By Linda Kinstler
April 25, 2017

Samantha Power, former US Ambassador to the UN, announced that she is working on a memoir titled The Education of an Idealist, about her time in the Obama administration and her “transition from critic of U.S. foreign policy to U.S. government official,” as she put it in a statement.

Power is the youngest person to hold the office of UN ambassador. But before she took up the post, she was best known as a Pulitzer-Prize winning journalist and author of the 2003 book A Problem From Hell: America and the Age of Genocide, in which she harshly criticizes America’s failure to intervene to prevent mass killings in Bosnia and Rwanda.

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As UN ambassador, Power confronted crises in Libya, Iraq, Syria, and elsewhere, often becoming the target of criticism for not pushing the Obama administration to intervene more forcefully. The limitations of her office led critics to conclude that public service had dimmed Power’s commitment to the idealism she expressed in A Problem From Hell.

But in a 2014 interview with The New Yorker, Power pushed back against that narrative, giving a taste of how she thinks about her career trajectory: “The way that kind of story is told is ‘She wrote the book, she was critical because she didn’t really understand how hard it was’…then the assumption is Eliza Doolittle learned how hard it is, and then that makes her less critical, or more accepting of crummy outcomes.”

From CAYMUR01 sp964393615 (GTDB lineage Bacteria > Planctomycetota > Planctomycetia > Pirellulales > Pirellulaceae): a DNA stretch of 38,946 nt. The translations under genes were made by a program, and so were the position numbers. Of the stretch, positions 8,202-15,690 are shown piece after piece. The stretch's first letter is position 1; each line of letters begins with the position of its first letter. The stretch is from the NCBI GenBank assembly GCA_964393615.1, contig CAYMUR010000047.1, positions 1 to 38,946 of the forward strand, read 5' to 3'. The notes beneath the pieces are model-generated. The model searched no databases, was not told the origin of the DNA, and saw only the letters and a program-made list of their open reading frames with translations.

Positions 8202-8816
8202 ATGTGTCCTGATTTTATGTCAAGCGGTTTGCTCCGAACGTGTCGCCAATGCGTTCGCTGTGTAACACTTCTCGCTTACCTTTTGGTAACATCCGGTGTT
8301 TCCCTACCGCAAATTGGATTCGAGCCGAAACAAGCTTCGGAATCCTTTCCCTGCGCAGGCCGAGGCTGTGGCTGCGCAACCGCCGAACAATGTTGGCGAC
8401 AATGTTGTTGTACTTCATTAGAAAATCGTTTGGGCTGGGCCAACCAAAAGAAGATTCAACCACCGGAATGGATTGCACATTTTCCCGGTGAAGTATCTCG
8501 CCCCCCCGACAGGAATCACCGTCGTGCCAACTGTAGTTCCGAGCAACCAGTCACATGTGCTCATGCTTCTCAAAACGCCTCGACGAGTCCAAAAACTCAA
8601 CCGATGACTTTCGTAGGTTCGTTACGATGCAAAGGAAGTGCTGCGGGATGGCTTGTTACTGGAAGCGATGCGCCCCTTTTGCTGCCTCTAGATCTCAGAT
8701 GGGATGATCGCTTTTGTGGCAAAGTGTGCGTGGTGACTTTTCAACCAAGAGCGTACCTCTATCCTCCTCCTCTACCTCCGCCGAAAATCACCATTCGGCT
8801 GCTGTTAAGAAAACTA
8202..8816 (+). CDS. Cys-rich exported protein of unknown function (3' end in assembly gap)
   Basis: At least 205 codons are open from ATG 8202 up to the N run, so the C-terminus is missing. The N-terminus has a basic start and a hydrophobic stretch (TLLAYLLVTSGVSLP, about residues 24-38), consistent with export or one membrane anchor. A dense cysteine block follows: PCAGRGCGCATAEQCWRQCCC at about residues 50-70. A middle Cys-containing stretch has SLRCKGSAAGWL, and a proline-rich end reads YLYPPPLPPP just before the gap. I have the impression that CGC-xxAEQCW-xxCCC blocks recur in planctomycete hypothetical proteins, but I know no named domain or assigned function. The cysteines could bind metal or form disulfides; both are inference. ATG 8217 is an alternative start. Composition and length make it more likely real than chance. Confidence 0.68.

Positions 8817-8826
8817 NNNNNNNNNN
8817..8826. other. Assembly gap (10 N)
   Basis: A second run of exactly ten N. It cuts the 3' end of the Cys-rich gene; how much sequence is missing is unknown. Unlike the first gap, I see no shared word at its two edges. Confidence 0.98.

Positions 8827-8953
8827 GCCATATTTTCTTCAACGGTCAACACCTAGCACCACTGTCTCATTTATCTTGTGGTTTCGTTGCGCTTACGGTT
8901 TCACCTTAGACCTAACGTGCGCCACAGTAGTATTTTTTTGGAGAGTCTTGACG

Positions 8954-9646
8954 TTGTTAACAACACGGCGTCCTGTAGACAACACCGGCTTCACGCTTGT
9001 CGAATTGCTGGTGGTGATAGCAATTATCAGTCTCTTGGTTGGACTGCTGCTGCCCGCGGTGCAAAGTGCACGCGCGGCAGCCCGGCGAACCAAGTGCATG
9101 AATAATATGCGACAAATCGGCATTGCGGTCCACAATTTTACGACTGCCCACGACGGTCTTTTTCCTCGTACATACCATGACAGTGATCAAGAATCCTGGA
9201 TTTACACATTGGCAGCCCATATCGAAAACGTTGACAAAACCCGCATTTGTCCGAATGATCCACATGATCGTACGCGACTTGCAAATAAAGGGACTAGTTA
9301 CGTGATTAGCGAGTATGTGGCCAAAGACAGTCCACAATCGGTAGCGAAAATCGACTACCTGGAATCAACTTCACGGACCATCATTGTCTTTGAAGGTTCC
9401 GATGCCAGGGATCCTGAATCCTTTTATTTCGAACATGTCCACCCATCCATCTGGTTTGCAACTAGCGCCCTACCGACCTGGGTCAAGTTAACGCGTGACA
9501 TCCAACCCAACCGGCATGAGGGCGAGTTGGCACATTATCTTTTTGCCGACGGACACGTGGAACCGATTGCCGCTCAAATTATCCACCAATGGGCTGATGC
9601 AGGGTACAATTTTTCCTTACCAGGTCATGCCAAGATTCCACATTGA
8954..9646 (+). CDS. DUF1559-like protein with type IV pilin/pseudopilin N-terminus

Power told The New Yorker’s Evan Osnos, “You learn in government what the obstacles are. But that’s not so you can go take a nap. It’s so you can figure out how to scale them or work around them. Does one get a better sense about context and about impediments and about trade-offs in government? Absolutely. But those are not alibis—those are problems to be solved.”

Power, who now teaches at Harvard Law School, took to Twitter on Monday to apologize for the fact that the Armenian Genocide went unrecognized during the Obama administration. “Almost every Armenian-American family was touched in some way by the genocide. Ongoing Turkish denial makes the genocide an open wound,” she wrote.

On Friday at the University of Pennsylvania, Power took aim at the Trump administration’s refugee policy in her first public address since leaving office. “It’s not a coincidence that, in the wake of President Trump’s executive order and the presentation of his proposed budget, all around the world leaders are pointing to U.S. policy as justification to slam their doors, to shrink their financial contributions and even to expel or detain asylum-seekers in their midst,” she said.

Her memoir will be published by Dey Street Books, an imprint of HarperCollins Publishing, and does not yet have a release date. “I am looking forward to stepping back to explore the highs and lows, and to share ideas for how, even in troubled times, we can each do our part to shape a more humane future,” Power said of the project.

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